Bundled Interventions to Reduce Surgical Site Infections Are Effective and Urgently Needed | Infectious Diseases | JAMA Network Open | JAMA Network
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Invited Commentary
Infectious Diseases
March 27, 2020

Bundled Interventions to Reduce Surgical Site Infections Are Effective and Urgently Needed

Author Affiliations
  • 1Section of Acute Care Surgery, Department of Surgery, Stanford University, Stanford, California
JAMA Netw Open. 2020;3(3):e201895. doi:10.1001/jamanetworkopen.2020.1895

The study by Loftus et al1 is an important addition to the literature supporting bundled infection prevention interventions to reduce the burden of surgical site infections (SSIs). The authors prospectively randomized patients undergoing a heterogeneous mix of surgical procedures to receive a standardized perioperative infection prevention bundle vs existing standard of care and followed patients for 60 days. The study was terminated early because it was found to be successful at interim analysis—among patients receiving the prevention bundle, perioperative transmission events of Staphylococcus aureus and the number of SSIs decreased significantly. This was despite the intervention group being composed of patients who were older and more seriously ill than those in the control group. Notably, Loftus et al1 confirmed that increased perioperative transmission events led to increased SSIs, with a perioperative transmission event increasing the relative risk of SSI 6-fold. The authors concluded that adopting a bundled package of interventions designed to diminish the reservoir of infectious pathogens in the perioperative setting decreases transmission events and SSIs.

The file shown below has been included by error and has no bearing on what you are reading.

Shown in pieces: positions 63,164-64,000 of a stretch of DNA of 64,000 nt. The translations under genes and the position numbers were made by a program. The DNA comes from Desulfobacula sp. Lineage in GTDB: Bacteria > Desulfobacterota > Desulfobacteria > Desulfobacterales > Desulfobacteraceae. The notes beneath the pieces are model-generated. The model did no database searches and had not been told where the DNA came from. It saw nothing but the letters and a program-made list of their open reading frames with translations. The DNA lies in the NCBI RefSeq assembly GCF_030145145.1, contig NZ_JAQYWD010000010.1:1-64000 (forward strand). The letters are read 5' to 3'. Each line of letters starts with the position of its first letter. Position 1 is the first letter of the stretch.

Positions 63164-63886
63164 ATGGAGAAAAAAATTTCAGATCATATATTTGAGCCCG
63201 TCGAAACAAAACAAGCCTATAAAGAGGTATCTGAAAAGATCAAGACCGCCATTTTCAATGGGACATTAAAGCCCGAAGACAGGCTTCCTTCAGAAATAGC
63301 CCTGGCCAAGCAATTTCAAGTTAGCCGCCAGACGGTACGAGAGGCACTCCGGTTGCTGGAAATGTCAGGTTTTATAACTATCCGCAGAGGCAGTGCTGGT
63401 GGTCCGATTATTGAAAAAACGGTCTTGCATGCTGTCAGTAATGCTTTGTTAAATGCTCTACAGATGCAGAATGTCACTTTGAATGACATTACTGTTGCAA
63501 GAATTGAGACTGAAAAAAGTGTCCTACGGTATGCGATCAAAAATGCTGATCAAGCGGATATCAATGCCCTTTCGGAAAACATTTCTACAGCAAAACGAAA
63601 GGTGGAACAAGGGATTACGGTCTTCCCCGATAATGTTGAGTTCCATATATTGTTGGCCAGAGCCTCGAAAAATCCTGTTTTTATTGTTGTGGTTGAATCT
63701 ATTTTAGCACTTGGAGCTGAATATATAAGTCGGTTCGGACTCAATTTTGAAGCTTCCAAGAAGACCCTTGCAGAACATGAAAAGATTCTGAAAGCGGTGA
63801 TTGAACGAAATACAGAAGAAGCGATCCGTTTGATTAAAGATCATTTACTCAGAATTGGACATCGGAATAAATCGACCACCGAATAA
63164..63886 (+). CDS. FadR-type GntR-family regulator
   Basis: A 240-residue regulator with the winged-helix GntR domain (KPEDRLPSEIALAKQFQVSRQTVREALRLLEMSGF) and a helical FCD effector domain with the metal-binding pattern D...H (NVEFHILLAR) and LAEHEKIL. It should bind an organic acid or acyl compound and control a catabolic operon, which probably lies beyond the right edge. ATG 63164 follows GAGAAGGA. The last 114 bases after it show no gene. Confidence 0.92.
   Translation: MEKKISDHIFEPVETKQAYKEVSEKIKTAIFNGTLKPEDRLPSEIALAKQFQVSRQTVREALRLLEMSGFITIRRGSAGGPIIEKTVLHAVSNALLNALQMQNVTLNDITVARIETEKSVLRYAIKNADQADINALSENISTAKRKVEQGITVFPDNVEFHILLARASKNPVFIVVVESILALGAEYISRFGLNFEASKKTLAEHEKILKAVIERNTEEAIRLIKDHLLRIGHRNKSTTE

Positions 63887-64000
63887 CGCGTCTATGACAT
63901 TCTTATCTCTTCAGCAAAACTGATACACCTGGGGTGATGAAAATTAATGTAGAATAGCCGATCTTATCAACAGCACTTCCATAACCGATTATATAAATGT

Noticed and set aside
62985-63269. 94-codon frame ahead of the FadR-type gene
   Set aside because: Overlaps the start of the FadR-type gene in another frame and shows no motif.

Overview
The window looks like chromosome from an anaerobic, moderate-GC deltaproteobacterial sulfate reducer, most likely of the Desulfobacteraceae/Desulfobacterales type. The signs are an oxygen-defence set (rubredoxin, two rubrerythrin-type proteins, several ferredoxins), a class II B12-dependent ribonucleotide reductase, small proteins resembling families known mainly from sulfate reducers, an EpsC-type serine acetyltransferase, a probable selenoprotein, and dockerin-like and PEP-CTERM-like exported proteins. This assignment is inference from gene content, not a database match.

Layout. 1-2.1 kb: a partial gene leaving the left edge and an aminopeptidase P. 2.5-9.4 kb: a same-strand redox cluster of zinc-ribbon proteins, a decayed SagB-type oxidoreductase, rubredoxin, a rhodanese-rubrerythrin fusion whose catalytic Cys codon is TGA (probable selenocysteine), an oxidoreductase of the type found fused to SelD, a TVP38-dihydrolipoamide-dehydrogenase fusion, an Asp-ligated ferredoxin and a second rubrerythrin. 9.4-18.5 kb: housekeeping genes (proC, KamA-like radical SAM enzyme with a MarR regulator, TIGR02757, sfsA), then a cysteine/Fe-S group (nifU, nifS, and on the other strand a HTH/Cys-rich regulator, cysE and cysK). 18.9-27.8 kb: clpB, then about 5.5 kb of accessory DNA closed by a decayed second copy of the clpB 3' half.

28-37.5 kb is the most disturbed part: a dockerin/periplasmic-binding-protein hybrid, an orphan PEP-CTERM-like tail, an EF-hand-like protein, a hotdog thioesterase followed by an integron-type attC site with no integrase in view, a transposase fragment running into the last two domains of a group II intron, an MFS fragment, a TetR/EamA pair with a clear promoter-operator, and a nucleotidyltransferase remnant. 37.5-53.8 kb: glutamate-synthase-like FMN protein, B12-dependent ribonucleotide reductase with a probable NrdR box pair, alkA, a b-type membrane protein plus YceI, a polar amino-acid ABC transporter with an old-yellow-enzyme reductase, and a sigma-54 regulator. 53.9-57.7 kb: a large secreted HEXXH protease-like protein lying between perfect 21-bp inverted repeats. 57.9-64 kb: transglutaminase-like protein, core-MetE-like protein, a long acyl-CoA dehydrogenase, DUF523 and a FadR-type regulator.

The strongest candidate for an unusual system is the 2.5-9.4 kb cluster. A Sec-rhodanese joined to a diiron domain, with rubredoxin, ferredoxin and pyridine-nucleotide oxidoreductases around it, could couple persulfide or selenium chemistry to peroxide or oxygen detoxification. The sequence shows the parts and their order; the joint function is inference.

There remain several important unanswered questions from this study that deserve discussion. Loftus et al1 argued that they identified “sustained improvements in basic perioperative preventive measures.” However, while the authors clearly showed a decrease in SSIs during the study, it is unclear how resilient these interventions are over time; therefore, to call their intervention sustained is premature. Behavioral interventions are challenging to maintain in the long term, and interventions are well known to be subject to the Hawthorne effect and procedural fatigue.2 Before sustained improvements can be concluded, compliance should be tracked longitudinally to determine whether this bundle will continue to reduce transmission events and SSIs long after the study has ended.

Loftus et al1 implemented a 7-component bundle in the perioperative setting, including interventions aimed at clinician hand hygiene, vascular access care, environmental cleaning, and patient decolonization. This bundle inevitably required additional equipment and personnel exceeding the institution’s usual care. How much did this bundle cost per patient? What was the cost needed to prevent an infection? What is the value added by this bundled intervention designed to reduce the pathogen reservoir compared with existing Centers for Disease Control and Prevention recommendations3 that target perioperative antibiotic administration and host optimization? Demonstrating a reduction in transmission events and infections was important, but Loftus et al1 could have taken this study a step further by showing that their intervention was cost-effective. In an increasingly lean health care environment driven by cost-conscious health care administrators, providing cost-effectiveness data is critical to facilitate bundle implementation at other institutions.